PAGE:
News, executor help

Five Common Mistakes Made by Executors and How to Avoid Them

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Administering a trust or an estate is an important responsibility. In addition to keeping track of all relevant assets, income and expenses, executors must attend to the interests of the beneficiaries while often undergoing the grieving process themselves. Here's how to balance the emotional aspects and the financial reality.

1. FAILURE TO CONSIDER CARRYING COSTS
Carrying costs can quickly accumulate and eat away at the value of an estate, so when it comes to the estate settlement process, time is money. The executor is responsible for controlling carrying costs, such as the costs of maintaining a residence, for the decedent's estate. The executor should ensure that ongoing costs such as property taxes, insurance and lawn care or snow removal are met.
Other costs may include making necessary repairs and reviewing insurance coverage for a vacant home. It is recommended that the executor organize the home's sale or transfer as soon as is practicable.

2. FAILURE TO CONSIDER OPPORTUNITY COSTS
Just as the value of a decedent's residence is subject to carrying costs, there are opportunity costs to leaving assets in an estate as well. Inflation will inevitably diminish the value of assets held in an estate. Also, some assets may be subject to unexpected losses and could be put to better use in other investments or to pay down debt and thereby reduce interest payments and fees. Over time, these opportunity costs can reduce a person's legacy by 10 per cent per year or more. A prudent executor will work quickly to gather and distribute all assets from the estate as soon as is legally permissible, giving the beneficiaries the opportunity to grow their inheritance.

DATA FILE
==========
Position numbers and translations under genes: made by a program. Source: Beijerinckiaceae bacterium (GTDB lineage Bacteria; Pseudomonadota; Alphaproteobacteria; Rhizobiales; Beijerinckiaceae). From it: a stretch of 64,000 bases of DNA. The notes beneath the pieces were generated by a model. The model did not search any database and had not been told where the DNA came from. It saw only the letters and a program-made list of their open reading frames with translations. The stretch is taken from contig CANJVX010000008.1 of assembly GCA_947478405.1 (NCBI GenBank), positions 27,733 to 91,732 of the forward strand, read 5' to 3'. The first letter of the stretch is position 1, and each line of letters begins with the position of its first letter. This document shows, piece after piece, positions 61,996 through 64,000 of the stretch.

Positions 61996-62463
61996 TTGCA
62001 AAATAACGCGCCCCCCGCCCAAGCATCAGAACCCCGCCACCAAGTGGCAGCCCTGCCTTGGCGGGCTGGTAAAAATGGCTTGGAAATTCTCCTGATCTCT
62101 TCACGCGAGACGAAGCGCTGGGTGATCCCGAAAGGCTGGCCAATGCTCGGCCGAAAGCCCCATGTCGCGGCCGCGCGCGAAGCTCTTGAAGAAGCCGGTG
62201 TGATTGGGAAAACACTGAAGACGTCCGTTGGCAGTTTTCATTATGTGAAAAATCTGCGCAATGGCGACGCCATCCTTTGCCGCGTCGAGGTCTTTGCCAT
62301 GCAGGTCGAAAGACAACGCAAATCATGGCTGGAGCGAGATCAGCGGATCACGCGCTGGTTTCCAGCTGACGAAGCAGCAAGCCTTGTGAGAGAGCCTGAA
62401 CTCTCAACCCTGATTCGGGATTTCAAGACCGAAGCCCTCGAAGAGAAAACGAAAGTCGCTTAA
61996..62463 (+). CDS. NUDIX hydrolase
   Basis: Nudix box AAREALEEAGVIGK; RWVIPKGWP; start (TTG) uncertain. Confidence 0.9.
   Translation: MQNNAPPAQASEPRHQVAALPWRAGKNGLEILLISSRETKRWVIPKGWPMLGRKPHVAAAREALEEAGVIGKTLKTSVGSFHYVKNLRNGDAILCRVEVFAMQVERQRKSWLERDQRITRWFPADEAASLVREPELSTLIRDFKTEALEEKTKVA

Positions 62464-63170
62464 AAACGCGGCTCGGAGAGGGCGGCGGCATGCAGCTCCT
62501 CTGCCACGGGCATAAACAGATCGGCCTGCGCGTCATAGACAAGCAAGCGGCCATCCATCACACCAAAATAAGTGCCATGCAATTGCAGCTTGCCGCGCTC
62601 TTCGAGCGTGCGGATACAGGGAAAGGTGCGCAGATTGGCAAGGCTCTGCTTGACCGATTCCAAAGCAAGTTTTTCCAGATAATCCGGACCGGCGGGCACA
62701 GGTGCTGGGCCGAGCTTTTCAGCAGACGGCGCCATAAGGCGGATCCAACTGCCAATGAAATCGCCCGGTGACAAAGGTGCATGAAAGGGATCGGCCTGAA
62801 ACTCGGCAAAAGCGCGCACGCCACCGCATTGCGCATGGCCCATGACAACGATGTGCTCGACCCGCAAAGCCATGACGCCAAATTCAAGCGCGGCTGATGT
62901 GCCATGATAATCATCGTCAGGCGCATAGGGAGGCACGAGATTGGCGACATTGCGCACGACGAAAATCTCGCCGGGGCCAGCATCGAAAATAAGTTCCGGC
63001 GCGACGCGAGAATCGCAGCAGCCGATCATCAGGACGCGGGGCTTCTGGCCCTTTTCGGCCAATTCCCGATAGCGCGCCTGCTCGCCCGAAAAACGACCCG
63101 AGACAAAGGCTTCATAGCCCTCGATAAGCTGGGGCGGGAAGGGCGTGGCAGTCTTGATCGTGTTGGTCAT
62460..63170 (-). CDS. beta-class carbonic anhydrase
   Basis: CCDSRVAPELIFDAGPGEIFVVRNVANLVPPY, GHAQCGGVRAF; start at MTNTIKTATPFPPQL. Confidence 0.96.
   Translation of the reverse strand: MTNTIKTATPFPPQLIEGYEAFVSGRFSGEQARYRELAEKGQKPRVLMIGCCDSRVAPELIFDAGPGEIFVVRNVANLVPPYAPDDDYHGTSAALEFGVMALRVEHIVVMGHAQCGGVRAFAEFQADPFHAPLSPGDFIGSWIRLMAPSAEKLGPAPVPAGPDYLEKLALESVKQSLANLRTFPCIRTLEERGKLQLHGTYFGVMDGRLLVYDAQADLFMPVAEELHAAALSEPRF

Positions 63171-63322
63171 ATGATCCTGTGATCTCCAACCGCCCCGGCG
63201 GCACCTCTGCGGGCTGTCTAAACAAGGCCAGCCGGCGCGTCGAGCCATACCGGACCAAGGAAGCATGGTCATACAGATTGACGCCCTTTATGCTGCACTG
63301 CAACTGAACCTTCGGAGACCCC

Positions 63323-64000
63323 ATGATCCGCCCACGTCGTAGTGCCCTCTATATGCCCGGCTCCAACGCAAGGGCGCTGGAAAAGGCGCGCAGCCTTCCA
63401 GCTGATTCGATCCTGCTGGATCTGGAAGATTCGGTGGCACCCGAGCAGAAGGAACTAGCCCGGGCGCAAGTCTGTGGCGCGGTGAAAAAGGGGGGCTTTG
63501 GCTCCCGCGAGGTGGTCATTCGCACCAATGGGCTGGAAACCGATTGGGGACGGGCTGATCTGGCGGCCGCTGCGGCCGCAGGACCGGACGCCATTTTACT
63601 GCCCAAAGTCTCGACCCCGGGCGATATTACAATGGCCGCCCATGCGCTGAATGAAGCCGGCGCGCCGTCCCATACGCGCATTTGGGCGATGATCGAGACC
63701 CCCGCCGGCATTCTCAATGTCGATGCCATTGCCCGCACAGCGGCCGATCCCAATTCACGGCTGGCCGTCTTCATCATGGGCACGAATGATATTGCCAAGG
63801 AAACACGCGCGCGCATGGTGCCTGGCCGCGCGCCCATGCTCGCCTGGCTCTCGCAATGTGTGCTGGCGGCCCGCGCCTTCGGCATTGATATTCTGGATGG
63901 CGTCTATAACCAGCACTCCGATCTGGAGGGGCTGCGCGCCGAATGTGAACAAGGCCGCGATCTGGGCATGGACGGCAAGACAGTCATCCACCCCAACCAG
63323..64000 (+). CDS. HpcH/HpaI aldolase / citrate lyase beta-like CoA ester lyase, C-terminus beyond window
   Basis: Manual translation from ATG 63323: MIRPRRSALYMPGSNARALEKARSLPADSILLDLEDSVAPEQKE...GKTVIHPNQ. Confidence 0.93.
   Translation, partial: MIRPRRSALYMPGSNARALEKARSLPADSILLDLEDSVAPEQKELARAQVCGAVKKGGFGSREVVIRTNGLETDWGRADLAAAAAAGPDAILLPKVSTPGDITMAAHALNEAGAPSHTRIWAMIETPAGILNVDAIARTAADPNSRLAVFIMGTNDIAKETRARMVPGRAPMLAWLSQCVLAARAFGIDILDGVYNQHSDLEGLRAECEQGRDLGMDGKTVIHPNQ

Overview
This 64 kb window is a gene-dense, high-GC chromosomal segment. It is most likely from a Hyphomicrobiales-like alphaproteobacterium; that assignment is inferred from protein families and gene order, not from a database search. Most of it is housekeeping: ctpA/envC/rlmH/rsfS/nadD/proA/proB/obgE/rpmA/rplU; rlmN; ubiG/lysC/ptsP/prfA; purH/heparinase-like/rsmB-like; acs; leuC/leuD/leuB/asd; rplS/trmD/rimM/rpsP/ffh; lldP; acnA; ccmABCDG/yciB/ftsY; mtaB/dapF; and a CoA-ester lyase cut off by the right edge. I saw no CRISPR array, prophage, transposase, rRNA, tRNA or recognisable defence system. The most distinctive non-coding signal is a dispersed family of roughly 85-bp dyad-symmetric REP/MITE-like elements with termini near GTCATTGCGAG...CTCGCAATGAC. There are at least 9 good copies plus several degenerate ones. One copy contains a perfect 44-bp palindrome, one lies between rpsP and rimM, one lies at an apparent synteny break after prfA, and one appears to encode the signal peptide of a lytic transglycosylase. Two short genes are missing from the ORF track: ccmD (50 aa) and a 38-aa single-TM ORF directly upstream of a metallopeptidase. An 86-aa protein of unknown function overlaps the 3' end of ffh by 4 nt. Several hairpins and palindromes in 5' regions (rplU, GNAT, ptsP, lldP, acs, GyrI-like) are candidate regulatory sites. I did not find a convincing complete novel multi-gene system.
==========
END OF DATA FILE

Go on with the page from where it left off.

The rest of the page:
3. EXCESSIVE SENTIMENTALITY & SLOW DECISION MAKING
As the executor of a loved one's estate, you will need to process your own grief while also making practical decisions. It may be helpful to think of your role as an executor as a professional responsibility, separate from your obligation to the decedent as a family member or friend. This will give you the distance to make business-like decisions for the estate, and not sink into sentimentality. The decedent trusted you to be organized, diligent and professional in carrying out their final wishes prudently and expeditiously. If the decedent was a loved one, it might be beneficial – even healing – for you and other beneficiaries to spend some time examining their possessions and revisiting memories. Beware, though, of getting lost in minutiae as it can quickly increase your costs while not significantly increasing your inheritance.

4. NOT HIRING HELP TO CARRY OUT KEY FUNCTIONS
Many individuals adopt a "do it yourself" approach to administering an estate instead of hiring professionals, such as accountants, appraisers, lawyers and contractors. Many people don't realize that by "DIY-ing" it, the savings to anyone beneficiary is low, but the liability for the executor can be extremely high. Owners may seek to impose liability if you or another non-professional unknowingly violate building codes, miss deadlines, or fail to acquire necessary licenses or permits. In addition, a good accountant and attorney are well worth their fees for what they may save you in taxes and time.

5. IGNORING THE CALENDAR